“The owners of these sites have irreversibly changed the landscape while collecting massive financial rewards. The Latrobe Valley community  deserves to have our land returned in pristine condition, and the State government needs to ensure sufficient training and support for displaced workers so they can convert to the new clean energy industries.”

“This presents a perfect opportunity to engage our local indigenous communities to guide us on the future stewardship of this land,” he said.

The Yougov phone poll was conducted on a representative sample of more than 600 Australian voters aged 18+ in the Latrobe Valley and Hunter regions.

Legislating emissions targets would be a step forward for NSW

The Nature Conservation Council urges the NSW Government to support the ALP’s proposal make emissions targets legally binding by enshrining them in law. [1] 

The NSW Government has committed to reach net zero emissions by 2050 and halve them by 2030. 

 “We have applauded the NSW Government for setting ambitious emissions reduction targets but have always been concerned that they are purely aspirational and not legally binding,” Nature Conservation Council Chief Executive Chris Gambian said. 

“There is currently nothing to prevent a new government or a new leader scrapping or reducing these targets at the stroke of a pen. 

“Enshrining them in legislation makes it much harder for a future government to crab-walk away from these commitments to the people of NSW.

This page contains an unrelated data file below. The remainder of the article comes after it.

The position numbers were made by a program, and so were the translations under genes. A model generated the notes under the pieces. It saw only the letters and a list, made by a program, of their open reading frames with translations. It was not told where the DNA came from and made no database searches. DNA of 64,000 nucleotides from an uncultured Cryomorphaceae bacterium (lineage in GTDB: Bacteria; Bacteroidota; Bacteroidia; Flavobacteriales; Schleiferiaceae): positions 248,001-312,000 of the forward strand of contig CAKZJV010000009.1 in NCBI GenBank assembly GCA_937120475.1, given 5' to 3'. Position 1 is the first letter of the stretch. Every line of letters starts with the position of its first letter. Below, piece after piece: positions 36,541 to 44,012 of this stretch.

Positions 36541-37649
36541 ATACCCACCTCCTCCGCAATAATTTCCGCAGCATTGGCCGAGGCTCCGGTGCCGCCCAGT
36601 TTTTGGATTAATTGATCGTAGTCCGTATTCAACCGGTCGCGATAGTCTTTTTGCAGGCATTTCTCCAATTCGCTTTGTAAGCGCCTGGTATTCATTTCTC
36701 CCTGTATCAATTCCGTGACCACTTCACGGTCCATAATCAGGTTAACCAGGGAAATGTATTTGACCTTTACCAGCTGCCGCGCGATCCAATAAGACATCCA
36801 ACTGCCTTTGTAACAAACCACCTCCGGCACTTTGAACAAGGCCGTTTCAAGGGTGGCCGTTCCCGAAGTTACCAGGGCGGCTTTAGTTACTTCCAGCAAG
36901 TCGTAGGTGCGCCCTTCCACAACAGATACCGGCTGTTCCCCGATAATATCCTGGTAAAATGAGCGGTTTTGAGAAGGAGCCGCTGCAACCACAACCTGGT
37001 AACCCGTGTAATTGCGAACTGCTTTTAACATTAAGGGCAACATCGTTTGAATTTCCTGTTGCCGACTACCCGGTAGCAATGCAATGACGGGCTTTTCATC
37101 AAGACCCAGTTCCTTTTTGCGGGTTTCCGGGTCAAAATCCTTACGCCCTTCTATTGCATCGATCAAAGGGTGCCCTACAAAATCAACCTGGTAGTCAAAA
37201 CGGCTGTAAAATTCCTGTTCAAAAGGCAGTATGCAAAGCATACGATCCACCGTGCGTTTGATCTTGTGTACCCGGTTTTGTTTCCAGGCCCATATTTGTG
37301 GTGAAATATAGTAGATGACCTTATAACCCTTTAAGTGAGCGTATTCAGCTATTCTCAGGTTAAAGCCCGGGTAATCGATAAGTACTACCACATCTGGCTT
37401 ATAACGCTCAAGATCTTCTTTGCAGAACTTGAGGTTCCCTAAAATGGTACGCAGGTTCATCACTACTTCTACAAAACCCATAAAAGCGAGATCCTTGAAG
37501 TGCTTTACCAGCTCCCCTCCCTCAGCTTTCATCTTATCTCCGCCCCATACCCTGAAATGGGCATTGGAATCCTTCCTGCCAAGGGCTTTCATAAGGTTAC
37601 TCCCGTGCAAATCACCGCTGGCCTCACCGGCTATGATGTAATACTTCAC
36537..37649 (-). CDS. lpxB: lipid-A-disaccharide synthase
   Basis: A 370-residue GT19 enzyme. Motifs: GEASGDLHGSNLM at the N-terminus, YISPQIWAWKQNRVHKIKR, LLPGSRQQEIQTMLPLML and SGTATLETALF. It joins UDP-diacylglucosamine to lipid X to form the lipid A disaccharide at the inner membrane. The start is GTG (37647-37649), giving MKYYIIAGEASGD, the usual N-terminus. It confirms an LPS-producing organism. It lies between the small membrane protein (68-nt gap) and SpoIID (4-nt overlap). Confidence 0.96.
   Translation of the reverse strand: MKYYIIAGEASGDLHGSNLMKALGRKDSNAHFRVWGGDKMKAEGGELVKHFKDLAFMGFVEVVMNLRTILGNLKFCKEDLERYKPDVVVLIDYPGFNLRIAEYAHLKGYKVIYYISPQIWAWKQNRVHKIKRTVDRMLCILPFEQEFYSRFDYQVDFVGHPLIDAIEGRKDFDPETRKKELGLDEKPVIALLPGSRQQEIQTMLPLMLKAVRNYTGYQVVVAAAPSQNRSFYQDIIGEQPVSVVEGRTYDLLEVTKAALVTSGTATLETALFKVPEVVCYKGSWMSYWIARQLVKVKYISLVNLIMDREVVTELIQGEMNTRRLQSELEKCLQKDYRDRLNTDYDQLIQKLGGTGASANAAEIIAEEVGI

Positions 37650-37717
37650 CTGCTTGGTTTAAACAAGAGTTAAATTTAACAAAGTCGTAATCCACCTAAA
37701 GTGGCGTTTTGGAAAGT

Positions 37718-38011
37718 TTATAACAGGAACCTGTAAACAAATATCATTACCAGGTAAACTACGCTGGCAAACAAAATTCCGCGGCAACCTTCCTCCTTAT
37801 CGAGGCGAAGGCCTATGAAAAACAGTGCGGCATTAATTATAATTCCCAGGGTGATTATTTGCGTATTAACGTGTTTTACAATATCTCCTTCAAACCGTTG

“Legislating these targets would also provide greater certainty for clean-energy investors and for the general public. 

“I would urge the NSW Government to either support Labor’s bill when it comes before the house or put up their own, along the lines of Victoria’s 2017 Climate Change Act.” 


[1] NSW Labor to propose new legislation to protect net zero emissions target, SMH, 6-11-21. NSW Labor wants emissions reduction targets enshrined in law, AUS, 6-11-21 

Rylstone should have been spared the trauma of the NSW Government’s coal obsession

Nature Conservation Council Chief Executive, Chris Gambian said: 

“It is great news that the threat of coal mining, which has hung for almost a year over the heads of the Rylstone community, has now been lifted.   

“They should never have been subjected to the emotional trauma of resisting this outrageous proposal in the first place.  

“Now these good people can get on with their lives.  

 “The NSW Government should never again approve a coal or gas project in NSW.  

“We simply can’t afford it, for the climate, for nature and for our kids.” 

MEDIA CONTACT: James Tremain | 0419 272 254